You’ve probably tried sleeping in a hotel bed, hostel bed, campervan and maybe even in a tent. But how about a boatbed? The new invention by Faroese architects combines the traditional cultural heritage of Faroese rowing boats and Faroese wool to create a tent in an old Faroese boathouse. A cultural heritage Airbnb, so to speak. Talk about authentic accommodation.
Faroese architect, Elin Maria Nolsøe Joensen, and urban planner, Sissal Christina Fosaa, are the creators of the new type of accommodation. They wish to create an authentic experience for local and foreign visitors.
“The idea came from thinking about how I would like to spend my nights in the Faroe Islands,” says Elin Maria. “Outhouses in the Faroe Islands have special architectural styles, and there are loads of charming boathouses that have excellent locations and are important to Faroe Islanders and our history. I like the idea of using the boathouses for modern purposes whilst also preserving them so they don’t deteriorate due to a lack of activity.”
The shape of the boatbed is created with the traditional Faroese rowing boat in mind. The construction is formed by ten wooden frames covered in a canvas made of one hundred percent Faroese wool, woven the same way sails are. The boatbeds are five metres long and are suitable for two adults and two children. The pair expect hikers, culture lovers, people with an interest in architecture, and the many Faroe Islands who hike in the mountains to make up the main target group.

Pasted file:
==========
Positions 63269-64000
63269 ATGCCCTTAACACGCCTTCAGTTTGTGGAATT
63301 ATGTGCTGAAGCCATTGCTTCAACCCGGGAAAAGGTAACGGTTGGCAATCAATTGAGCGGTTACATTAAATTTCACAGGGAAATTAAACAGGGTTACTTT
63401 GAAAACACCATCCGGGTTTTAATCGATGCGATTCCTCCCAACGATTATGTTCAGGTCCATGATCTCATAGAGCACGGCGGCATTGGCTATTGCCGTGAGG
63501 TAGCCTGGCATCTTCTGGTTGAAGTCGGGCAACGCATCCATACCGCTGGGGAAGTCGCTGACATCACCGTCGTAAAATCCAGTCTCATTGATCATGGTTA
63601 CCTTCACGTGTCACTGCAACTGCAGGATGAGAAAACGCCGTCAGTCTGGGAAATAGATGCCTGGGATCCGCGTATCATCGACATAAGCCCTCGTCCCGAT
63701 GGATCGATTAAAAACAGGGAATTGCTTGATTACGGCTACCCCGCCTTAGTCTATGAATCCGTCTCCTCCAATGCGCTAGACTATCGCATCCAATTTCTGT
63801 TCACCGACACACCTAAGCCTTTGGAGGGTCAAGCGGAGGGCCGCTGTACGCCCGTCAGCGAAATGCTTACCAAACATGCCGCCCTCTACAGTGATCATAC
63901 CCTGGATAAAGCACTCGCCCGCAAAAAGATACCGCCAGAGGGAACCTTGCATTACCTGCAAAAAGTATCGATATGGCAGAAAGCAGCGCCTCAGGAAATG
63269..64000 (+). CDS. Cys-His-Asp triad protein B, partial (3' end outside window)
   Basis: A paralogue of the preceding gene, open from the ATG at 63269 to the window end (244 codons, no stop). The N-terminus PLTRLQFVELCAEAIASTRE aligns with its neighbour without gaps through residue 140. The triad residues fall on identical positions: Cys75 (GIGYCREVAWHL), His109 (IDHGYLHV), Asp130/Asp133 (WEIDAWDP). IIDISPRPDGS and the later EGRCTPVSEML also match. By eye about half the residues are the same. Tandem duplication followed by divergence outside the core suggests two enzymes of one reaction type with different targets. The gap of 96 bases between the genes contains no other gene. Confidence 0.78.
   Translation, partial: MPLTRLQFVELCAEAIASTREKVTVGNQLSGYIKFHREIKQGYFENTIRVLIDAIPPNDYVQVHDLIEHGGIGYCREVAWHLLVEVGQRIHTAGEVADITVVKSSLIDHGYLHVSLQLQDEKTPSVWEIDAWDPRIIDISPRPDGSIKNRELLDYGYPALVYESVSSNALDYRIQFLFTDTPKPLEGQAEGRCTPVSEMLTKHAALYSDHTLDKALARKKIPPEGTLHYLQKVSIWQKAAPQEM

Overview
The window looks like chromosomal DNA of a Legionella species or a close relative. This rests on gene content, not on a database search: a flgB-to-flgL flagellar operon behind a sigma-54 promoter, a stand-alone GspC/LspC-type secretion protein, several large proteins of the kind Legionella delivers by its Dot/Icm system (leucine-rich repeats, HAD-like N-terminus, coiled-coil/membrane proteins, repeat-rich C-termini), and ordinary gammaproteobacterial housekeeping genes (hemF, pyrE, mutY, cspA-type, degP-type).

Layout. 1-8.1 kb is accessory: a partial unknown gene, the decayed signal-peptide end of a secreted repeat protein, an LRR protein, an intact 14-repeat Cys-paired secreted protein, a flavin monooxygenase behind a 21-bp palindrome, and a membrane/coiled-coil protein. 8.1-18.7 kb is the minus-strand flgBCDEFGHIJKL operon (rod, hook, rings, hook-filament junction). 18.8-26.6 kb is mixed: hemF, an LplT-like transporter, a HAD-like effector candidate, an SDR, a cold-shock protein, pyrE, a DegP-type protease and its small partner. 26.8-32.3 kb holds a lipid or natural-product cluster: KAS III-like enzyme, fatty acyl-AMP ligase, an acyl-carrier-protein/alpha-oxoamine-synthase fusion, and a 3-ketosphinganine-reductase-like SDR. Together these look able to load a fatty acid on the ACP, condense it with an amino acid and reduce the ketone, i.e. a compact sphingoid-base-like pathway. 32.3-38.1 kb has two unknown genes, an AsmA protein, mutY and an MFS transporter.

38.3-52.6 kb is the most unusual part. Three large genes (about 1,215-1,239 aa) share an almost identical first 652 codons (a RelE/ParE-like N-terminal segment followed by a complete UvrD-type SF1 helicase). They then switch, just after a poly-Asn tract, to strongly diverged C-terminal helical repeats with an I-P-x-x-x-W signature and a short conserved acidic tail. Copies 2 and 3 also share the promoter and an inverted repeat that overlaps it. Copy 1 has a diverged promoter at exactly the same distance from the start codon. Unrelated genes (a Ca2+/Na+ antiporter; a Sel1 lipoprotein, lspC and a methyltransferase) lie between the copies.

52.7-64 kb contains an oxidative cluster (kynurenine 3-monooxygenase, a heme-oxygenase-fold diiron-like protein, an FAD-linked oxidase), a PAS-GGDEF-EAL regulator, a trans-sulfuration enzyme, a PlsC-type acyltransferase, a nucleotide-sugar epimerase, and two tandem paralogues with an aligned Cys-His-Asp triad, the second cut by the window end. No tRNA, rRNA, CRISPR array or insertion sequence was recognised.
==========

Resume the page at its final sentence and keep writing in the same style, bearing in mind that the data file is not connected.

Elin Maria and Sissal, who work under the name ‘Neysting’, are currently in the process of creating a prototype, which they plan to open in the village of Froðba on the island of Suðuroy this spring. This is merely the first step in a larger plan.
“We would like to create a hiking trail where people can hike over mountains from one village to another and spend their nights in these boatbeds in old Faroese boathouses,” says Elin Maria. “
The boatbeds will be available for rent between May and August. Bookings will soon open on their website.
Words: Levi Hanssen, faroeislands.fo